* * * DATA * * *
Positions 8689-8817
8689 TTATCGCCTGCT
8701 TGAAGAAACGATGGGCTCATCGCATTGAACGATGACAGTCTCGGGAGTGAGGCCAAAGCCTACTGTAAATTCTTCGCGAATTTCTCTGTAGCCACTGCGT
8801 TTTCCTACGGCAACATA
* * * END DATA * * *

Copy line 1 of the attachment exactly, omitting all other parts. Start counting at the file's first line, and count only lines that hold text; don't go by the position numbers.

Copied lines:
Positions 8689-8817